In addition to these general advantages, CW mode is the only high frequency (HF) mode that USA Technician class licensees can operate below 28MHz. So Techs can actually make contacts using Morse on 80, 40, and 15m, outside their typical local repeater range.

Perhaps Morse is intimidating to you as a prospective ham or Technician class licensee who wants to communicate beyond the local area. Even though we no longer need to know Morse to get a license, the reasons above should give you some incentive to learn it. Besides, it’s really not as tough as it might seem. And even though some hams blaze away above 25 words per minute (wpm), you can almost always send/receive slower at a more comfortable beginner’s pace and work through your mistakes.

While Morse may seem like a second language to most people, it is actually much simpler and easier to master than a new tongue with all its complexities. You need know only 26 alphabet symbols, 10 numbers, and several punctuation marks and common shortcuts to be proficient.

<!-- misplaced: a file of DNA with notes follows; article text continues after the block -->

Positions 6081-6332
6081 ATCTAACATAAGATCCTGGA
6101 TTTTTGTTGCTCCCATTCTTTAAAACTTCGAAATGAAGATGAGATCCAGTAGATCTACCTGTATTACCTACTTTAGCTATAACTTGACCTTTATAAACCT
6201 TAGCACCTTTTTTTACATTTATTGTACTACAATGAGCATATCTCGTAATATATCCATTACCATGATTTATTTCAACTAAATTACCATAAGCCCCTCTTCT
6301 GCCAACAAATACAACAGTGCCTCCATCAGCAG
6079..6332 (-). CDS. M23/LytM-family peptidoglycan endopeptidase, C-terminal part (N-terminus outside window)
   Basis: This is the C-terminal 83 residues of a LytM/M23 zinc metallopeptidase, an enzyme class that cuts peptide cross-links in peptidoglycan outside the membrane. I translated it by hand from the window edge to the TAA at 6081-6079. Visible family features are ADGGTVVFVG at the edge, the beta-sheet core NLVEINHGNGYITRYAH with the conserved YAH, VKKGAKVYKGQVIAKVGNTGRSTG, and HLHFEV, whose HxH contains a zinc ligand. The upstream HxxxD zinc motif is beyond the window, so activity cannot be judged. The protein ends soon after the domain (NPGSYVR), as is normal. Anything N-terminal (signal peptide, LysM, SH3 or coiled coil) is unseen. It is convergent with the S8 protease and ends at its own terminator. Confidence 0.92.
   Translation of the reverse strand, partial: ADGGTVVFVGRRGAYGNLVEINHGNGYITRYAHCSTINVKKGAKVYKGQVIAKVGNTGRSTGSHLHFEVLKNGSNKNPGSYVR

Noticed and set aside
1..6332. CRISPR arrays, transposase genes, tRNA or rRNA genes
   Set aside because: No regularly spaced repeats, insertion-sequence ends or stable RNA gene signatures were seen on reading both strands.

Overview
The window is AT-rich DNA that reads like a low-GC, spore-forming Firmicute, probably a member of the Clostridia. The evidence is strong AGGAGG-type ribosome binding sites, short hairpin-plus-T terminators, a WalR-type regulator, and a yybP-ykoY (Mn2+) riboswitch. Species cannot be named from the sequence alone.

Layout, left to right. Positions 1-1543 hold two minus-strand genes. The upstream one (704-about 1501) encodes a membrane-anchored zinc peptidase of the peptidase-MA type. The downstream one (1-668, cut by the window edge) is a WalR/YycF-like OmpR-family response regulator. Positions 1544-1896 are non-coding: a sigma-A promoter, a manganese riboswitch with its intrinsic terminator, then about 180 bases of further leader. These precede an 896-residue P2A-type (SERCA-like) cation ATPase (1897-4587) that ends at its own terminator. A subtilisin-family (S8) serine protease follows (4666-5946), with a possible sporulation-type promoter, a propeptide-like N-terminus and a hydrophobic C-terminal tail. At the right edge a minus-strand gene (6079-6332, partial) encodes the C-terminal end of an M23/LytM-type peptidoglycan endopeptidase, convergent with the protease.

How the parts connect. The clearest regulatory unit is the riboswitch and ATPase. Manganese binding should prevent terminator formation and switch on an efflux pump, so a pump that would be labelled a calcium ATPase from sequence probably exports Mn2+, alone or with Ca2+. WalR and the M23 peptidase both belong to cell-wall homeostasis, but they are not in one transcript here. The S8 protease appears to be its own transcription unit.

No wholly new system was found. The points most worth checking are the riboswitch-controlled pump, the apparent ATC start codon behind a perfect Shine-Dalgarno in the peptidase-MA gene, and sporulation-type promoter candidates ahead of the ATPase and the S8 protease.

So how does one go about learning Morse code and using it? The Boy Scouts had a merit badge for Morse and the military may still teach you but these are less common nowadays. Don’t despair; there are many resources for learning Morse, some linked below. Here are four suggested steps:

  1. Learn to receive Morse code- the important beginning stage to become familiar with letters, numbers, and punctuation. Just learn it; you don’t have to be fast.
  2. Learn to send Morse code- it is important to have a good “fist” for others to copy at any speed; this involves timing, practice and good habits.
  3. Learn CW/Morse ham radio procedures- know what certain prosigns mean and how hams perform an exchange or QSO.
  4. Practice off-air with a CW Elmer or experienced friend

Then you’re ready to try for real over the radio!

You have many resources available to learn Morse and CW protocol: stand-alone PC apps, online apps, and some clubs or organizations geared towards not only learning Morse but also training for real contacts. Links to some below and more links within links.

One thing many of these training tools have in common is the Koch method and Farnsworth timing, which is considered an improvement over rote learning with gradual speed increases. Most people have a natural limit to their ability to copy or send above a certain rate (wpm). No matter; you can still enjoy CW at almost any speed.